As project director of the Greeley County Health Services, Grund wages a constant battle against the bureaucratic red tape that is often a stumbling block to providing care in a rural area. When Grund sought to bring a dentist to her clinics, she ran up against a state law requiring that the dentist own the office space he or she works in, and work in that space at least half of the time. “We had to make the legislators in Topeka understand what this legislation had done to a rural community like ours. We had no convenient access to dental care, and families were having to take their kids out of school for a half day just to go to the dentist,” said Grund, who helped to secure a “frontier exception” to the legislation.
To help ensure access to medical care for her community in the future, Grund started the Greeley-Wallace County Healthcare Foundation, which helps to raise funds for local cancer patients and created a scholarship fund for local residents who want to pursue a career in health care. In addition, Grund has mentored students—from high school to medical school, encouraging them to fulfill their potential. The Foundation also supports the construction of a new medical clinic in Wallace County, one of only a handful of counties in Kansas without a hospital. The new facility is the result of 10 years of effort for Grund and others. “We see it as our promise to our community that we plan to be here caring for our patients for a long time to come,” she said.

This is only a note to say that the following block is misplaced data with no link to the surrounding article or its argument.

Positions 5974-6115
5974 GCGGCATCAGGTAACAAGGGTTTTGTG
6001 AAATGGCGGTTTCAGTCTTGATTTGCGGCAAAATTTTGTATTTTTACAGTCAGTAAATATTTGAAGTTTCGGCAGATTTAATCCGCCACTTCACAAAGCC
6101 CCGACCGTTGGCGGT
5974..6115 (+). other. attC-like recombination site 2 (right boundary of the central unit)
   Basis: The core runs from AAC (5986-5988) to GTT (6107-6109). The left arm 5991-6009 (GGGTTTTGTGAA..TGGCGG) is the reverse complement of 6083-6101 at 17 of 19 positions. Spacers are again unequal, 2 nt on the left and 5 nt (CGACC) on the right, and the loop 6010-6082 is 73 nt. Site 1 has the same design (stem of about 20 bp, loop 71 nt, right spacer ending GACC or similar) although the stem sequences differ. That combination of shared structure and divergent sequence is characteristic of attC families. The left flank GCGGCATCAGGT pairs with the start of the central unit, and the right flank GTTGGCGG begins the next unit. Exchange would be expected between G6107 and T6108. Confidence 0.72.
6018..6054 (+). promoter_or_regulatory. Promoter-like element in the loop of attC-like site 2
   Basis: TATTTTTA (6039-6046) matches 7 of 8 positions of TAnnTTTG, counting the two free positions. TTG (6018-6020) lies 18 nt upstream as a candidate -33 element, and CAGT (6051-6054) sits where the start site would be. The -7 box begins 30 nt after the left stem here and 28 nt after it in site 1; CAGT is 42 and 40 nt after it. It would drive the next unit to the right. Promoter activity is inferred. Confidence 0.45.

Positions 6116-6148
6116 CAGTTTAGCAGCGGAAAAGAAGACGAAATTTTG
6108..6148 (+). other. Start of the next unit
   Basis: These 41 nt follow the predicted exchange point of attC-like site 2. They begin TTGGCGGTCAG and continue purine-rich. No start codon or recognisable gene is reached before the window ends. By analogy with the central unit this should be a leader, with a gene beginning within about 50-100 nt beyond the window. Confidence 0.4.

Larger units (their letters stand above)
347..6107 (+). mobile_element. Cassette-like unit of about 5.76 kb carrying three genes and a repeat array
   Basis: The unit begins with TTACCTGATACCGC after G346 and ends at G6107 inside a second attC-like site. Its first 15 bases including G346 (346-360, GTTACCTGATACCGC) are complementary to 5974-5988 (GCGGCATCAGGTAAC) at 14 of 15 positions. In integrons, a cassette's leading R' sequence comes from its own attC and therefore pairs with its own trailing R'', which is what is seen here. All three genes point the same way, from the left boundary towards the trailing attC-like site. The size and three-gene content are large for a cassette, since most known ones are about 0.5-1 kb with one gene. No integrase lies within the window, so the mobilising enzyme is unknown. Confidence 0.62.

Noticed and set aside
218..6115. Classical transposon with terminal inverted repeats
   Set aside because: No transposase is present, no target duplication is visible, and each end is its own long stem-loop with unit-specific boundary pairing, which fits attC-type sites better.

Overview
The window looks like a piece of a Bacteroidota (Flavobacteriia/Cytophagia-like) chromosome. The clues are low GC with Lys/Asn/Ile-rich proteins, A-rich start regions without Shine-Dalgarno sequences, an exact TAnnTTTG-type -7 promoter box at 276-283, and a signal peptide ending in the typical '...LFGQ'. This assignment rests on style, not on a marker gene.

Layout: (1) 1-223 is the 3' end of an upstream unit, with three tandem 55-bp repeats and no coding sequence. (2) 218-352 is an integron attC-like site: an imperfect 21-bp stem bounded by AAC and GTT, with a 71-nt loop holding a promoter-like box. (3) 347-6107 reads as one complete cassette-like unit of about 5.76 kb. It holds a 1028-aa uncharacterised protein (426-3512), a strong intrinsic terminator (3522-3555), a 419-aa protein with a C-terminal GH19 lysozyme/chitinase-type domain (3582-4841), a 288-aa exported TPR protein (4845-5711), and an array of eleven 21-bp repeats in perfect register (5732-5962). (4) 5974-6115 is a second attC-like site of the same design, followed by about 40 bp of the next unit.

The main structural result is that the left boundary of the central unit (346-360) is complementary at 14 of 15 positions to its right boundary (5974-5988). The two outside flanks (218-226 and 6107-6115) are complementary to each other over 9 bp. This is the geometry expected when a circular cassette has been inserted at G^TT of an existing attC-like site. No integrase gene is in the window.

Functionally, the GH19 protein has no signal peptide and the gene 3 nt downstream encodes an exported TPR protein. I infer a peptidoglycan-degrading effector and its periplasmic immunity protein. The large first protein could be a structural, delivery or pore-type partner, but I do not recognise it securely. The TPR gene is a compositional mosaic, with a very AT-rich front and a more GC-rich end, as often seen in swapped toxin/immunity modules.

For consistently challenging the status quo and ensuring access to medical care in the Kansas farm belt, Grund has been named one of 10 recipients of the Robert Wood Johnson Foundation Community Health Leaders Award. The award honors exceptional men and women who have overcome significant obstacles to tackle some of the most challenging health and health care problems facing their communities. Grund will receive the award during a ceremony in Baltimore, Md., on November 9.
Today, faced with a limited pool of dentists, Grund is still working to make oral health care more readily available for residents in Wallace and Greeley Counties. In addition, she continues to fight state regulations requiring that a health care provider be present in the clinics at all times. “We’re a small community. What should I do when someone walks in with a knee laceration, and our doctor is in the ER 30 miles away? Lock the door and not let them in? It’s ridiculous!”
Like many other residents of her community, Grund works evenings and weekends on the family farm in addition to working her job as project director of the Greeley County Health Services. “When people call me, they sometimes ask about the background noise; I take calls while I’m herding cattle or feeding animals,” said Grund, who grew up on the other side of the state and moved to western Kansas when she married after graduating from Kansas State University.
Grund continues to press hard to provide medical care in a region where town populations range from 65 to 800 people. “Our farms are growing larger, but the number of people needed to work them has grown smaller,” said Grund, pointing out the effects of the mechanization of agriculture. “People used to perform more work by hand, and there was a lot of physical labor in farming. Now they do everything from a tractor, but they still eat as if they were being more physical.”
As a result, Grund has been leading efforts to promote patient education and obesity prevention. “We are not immune from the nationwide trends of diabetes and other obesity-related conditions,” she said. “The costs involved can have a real impact on a rural community.”